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Author Topic: Realistic Bitcoin Mining Calculator  (Read 10784 times)
MiningBuddy
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July 07, 2011, 12:04:39 PM
 #1

New miners and veterans alike, I present to you the most realistic bitcoin profitability calculator I have seen on the web.
This calculator take into account difficulty increases and should show you a more accurate overview of bitcoin mining and potential profits.

http://striketeam.ath.cx/btccalc/btccalc.php
If you find it useful, donate to the creators address on the website!


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Yeti
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July 07, 2011, 12:18:41 PM
 #2

Nice! That should be the default, so new miners don't get excited when they see "$200/month" on alloscomp and don't realize that within a month there might be 3-5 diff changes.

However, fixing the difficutly change time at 10 days is kind of moot, if you assume a steady growth rate you can also determine the change intervals from that. Diff change is every 2016 blocks, if you assume 20% increase in difficulty that must mean 20% more hashrate so instead of 6 blocks / hour there will be 7.2 blocks / hour, thus 11.6 days between diff changes.

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July 07, 2011, 04:44:25 PM
 #3

This is a excellent calculator. Yeti makes a valid point. Good job MiningBuddy Smiley

While reading what I wrote, use the most friendliest and relaxing voice in your head.
BTW, Things in BTC bubble universes are getting ugly....
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July 07, 2011, 04:52:20 PM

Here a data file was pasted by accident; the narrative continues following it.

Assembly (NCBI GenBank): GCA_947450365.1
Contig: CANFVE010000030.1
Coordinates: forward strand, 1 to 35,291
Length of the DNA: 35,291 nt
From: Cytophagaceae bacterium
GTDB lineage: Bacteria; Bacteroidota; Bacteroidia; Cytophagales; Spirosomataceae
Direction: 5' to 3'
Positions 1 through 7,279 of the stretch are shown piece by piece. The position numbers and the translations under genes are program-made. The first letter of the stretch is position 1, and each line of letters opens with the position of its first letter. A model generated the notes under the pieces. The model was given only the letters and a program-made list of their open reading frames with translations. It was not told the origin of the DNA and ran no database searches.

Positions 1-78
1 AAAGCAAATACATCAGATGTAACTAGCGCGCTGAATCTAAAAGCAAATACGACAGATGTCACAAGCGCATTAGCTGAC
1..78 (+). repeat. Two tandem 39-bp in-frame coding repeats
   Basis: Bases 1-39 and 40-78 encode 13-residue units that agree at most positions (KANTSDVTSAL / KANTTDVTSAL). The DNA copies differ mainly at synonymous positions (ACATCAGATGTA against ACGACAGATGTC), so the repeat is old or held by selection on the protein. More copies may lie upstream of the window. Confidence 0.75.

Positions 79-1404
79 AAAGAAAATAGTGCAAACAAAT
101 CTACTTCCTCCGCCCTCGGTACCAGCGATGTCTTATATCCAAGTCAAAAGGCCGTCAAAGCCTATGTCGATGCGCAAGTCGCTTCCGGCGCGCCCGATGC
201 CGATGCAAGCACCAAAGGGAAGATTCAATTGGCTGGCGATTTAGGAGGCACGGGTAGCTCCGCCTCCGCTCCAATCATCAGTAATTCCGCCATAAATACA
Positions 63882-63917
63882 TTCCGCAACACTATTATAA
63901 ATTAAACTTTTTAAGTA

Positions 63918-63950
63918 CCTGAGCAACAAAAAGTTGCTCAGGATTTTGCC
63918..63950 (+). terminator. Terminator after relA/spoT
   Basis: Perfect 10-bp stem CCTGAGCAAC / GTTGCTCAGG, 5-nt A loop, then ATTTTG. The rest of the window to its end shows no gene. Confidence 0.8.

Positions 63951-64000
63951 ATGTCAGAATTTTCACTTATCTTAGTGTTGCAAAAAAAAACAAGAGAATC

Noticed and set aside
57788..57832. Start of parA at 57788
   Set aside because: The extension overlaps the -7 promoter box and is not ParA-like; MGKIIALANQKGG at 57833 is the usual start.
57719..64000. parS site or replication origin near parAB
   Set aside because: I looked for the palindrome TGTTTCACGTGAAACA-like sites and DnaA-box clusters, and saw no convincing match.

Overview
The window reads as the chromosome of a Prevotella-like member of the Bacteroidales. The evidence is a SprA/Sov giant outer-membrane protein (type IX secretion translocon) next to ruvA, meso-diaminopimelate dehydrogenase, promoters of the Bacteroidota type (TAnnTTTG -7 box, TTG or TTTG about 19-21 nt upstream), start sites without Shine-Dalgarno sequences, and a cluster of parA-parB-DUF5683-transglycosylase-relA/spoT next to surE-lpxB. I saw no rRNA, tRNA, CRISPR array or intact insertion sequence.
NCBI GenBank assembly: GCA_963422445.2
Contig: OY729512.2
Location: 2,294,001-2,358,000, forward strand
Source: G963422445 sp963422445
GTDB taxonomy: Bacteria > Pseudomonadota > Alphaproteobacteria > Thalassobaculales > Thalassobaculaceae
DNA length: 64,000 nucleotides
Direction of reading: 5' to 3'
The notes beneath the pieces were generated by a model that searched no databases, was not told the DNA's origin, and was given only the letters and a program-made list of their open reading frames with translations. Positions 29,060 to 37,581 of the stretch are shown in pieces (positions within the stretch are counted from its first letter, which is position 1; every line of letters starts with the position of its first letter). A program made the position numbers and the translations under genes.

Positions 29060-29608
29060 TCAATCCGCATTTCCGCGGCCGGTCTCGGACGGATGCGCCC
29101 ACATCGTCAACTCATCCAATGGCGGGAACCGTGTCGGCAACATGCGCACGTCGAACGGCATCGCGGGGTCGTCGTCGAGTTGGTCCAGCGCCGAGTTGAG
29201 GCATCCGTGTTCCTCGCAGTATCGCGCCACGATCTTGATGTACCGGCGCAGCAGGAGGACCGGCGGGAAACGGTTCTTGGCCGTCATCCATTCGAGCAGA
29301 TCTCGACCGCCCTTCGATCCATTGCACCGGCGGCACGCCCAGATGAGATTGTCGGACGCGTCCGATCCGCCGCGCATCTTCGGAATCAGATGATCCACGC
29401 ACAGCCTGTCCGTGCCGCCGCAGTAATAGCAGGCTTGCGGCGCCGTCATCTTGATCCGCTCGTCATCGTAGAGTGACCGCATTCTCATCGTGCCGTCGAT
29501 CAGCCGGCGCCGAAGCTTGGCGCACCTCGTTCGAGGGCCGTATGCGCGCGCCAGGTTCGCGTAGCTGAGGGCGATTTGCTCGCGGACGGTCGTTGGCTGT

#4

Sorry, mine's still better.  Difficulty adjusts more quickly or slowly according to the percentage change entered into the spreadsheet.

I like the graph though, nice touch.  Oh, and I guess yours isn't in Excel, which is a huge plus.

Overall though, I've just given up on mining calculators.  Mining will always be profitable for some people (you'll never have instances of making $0.60/month, as your and my calculators would indicate), so they're just kind of pointless.  Modern efficient hardware will pay for itself eventually, unless Bitcoin takes a huge dump (which I don't think any of us are counting on).
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July 07, 2011, 05:40:39 PM
 #5

I hate it. It is too depressing. J/K, great work!
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July 07, 2011, 08:29:52 PM
 #6

It's not depressing anymore, when you enter a growth factor of 0.9. Cool

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July 24, 2011, 08:42:24 AM
 #7

Does anyone have any idea what a realistic growth rate would be?  I assume "growth" means basically GH/s of the entire network, right?  Or is it some other obscure mathematical thing that I forgot reading about? Tongue Cuz at the rate in the screenshot, everyone everywhere is going to be in huge trouble in about 2 months and gone in 2012.  At even 1.2 it would hover into unprofitable by next month for the absolute most efficient card there is in watts vs price vs speed.  Enough people at that point would stop mining that it would hover slightly above or below profitable depending on how many people quit.  Then in 2012, it's not some single digit percent drop, it's a flat 50% cut out of nowhere?  That's going to kill the entire system.  Nobody can afford a drop like that even if 90% of the miners (based on # right now) stop.

Oh and you call it a more realistic calculator of money and it doesn't take into account wattage or electricity prices?  Yeeeeeeeah.
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July 24, 2011, 09:15:13 AM
 #8



 Cool

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July 24, 2011, 10:18:16 AM
 #9

New miners and veterans alike, I present to you the most realistic bitcoin profitability calculator I have seen on the web.
This calculator take into account difficulty increases and should show you a more accurate overview of bitcoin mining and potential profits.

http://striketeam.ath.cx/btccalc/btccalc.php
If you find it useful, donate to the creators address on the website!



Nice, however incorrect, as it doesn't factor in price rises of coins. If you plot price rises against difficulty you will see there is a price rise in line with difficulty rises, so even if you can only mine a lower amount of BTC, then the price you get for them is higher also.